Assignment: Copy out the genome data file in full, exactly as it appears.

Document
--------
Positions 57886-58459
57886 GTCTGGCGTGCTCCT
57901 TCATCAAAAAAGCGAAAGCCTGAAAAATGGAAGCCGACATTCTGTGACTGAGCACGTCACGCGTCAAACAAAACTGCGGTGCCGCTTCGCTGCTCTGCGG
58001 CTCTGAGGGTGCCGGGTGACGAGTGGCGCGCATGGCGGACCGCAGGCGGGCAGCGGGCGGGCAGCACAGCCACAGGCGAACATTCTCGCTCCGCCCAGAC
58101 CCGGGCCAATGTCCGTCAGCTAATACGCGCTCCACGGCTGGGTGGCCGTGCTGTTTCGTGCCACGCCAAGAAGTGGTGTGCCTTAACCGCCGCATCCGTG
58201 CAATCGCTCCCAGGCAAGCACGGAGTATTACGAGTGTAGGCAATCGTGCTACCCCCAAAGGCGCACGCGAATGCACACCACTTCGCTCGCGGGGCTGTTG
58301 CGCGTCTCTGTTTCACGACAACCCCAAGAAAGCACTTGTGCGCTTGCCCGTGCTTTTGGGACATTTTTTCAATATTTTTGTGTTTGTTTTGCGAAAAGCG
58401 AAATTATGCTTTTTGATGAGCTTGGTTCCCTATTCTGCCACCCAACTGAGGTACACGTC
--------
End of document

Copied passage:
Positions 57886-58459
57886 GTCTGGCGTGCTCCT
57901 TCATCAAAAAAGCGAAAGCCTGAAAAATGGAAGCCGACATTCTGTGACTGAGCACGTCACGCGTCAAACAAAACTGCGGTGCCGCTTCGCTGCTCTGCGG
58001 CTCTGAGGGTGCCGGGTGACGAGTGGCGCGCATGGCGGACCGCAGGCGGGCAGCGGGCGGGCAGCACAGCCACAGGCGAACATTCTCGCTCCGCCCAGAC
58101 CCGGGCCAATGTCCGTCAGCTAATACGCGCTCCACGGCTGGGTGGCCGTGCTGTTTCGTGCCACGCCAAGAAGTGGTGTGCCTTAACCGCCGCATCCGTG
58201 CAATCGCTCCCAGGCAAGCACGGAGTATTACGAGTGTAGGCAATCGTGCTACCCCCAAAGGCGCACGCGAATGCACACCACTTCGCTCGCGGGGCTGTTG
58301 CGCGTCTCTGTTTCACGACAACCCCAAGAAAGCACTTGTGCGCTTGCCCGTGCTTTTGGGACATTTTTTCAATATTTTTGTGTTTGTTTTGCGAAAAGCG
58401 AAATTATGCTTTTTGATGAGCTTGGTTCCCTATTCTGCCACCCAACTGAGGTACACGTC